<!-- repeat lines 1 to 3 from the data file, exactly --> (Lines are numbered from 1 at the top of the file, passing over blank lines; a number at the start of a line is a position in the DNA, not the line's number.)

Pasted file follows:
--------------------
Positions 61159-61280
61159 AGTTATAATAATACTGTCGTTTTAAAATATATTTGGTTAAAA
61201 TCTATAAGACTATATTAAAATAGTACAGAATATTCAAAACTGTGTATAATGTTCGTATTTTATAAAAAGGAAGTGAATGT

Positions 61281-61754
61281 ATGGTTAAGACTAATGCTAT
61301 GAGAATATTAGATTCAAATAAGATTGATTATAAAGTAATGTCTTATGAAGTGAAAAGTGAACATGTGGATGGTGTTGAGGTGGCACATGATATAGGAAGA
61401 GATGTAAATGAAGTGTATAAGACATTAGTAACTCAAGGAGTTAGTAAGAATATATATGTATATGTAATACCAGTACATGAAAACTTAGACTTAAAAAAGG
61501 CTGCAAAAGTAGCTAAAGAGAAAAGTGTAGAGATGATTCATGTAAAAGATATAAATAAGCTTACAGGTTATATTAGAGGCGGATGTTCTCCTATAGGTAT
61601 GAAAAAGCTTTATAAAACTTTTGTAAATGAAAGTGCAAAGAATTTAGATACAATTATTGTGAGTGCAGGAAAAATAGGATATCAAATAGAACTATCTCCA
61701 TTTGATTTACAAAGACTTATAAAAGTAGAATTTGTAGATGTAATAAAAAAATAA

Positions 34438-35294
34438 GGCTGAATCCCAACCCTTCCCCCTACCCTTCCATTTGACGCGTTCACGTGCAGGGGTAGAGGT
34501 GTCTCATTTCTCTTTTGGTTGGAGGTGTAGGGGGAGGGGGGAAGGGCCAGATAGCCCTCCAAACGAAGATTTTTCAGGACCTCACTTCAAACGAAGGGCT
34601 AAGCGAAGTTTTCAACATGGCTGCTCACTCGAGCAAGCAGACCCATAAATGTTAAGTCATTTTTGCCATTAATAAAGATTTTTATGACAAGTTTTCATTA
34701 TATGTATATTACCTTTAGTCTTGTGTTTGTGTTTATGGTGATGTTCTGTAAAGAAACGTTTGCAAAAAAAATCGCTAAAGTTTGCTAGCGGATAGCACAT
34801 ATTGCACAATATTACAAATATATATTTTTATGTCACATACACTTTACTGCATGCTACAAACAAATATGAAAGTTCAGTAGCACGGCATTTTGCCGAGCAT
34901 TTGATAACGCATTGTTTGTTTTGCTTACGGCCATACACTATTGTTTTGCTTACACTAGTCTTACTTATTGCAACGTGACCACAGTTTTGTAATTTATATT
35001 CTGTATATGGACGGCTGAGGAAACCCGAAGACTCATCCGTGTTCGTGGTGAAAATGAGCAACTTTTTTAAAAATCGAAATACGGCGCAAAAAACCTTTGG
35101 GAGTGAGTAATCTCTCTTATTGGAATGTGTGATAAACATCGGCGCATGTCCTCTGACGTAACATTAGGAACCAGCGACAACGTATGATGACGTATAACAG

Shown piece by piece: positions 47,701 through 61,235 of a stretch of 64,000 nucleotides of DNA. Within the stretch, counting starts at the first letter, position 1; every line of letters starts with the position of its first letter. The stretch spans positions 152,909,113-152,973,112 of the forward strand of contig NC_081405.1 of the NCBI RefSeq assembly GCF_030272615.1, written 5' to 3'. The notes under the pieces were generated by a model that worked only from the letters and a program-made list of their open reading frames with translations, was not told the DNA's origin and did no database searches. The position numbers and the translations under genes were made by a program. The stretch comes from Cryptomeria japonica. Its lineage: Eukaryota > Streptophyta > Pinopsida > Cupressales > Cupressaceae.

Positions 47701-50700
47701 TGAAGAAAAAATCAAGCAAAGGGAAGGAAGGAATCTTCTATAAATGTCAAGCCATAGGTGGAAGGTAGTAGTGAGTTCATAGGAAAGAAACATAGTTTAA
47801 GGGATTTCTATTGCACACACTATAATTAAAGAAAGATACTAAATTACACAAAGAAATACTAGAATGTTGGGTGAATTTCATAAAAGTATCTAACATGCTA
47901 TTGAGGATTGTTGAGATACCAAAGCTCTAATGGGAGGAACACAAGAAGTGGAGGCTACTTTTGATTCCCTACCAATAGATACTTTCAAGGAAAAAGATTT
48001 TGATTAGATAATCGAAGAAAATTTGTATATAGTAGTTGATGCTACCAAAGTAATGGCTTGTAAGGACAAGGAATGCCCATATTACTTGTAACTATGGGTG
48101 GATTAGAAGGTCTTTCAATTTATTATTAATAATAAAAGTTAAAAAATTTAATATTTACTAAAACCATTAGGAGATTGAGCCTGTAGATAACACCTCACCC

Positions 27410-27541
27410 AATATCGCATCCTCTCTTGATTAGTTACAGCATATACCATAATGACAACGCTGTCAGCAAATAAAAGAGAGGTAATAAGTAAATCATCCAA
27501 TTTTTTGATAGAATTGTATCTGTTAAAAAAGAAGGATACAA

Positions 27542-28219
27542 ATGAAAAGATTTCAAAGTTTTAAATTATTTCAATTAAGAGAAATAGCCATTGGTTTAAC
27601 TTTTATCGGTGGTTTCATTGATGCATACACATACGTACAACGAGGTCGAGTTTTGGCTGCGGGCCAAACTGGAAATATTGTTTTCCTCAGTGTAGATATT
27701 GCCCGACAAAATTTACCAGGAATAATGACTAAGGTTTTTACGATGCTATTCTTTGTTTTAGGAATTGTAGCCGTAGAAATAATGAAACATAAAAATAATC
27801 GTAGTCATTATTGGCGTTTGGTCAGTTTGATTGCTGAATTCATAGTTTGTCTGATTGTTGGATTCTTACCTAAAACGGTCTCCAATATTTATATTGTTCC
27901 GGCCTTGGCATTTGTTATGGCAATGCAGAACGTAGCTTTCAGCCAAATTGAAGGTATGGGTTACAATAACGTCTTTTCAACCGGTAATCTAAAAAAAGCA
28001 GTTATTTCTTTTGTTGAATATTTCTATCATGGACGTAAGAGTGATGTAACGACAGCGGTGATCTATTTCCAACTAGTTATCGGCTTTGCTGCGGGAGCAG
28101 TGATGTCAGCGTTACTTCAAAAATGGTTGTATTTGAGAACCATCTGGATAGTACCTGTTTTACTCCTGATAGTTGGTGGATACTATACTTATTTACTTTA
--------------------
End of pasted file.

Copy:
Positions 61159-61280
61159 AGTTATAATAATACTGTCGTTTTAAAATATATTTGGTTAAAA
61201 TCTATAAGACTATATTAAAATAGTACAGAATATTCAAAACTGTGTATAATGTTCGTATTTTATAAAAAGGAAGTGAATGT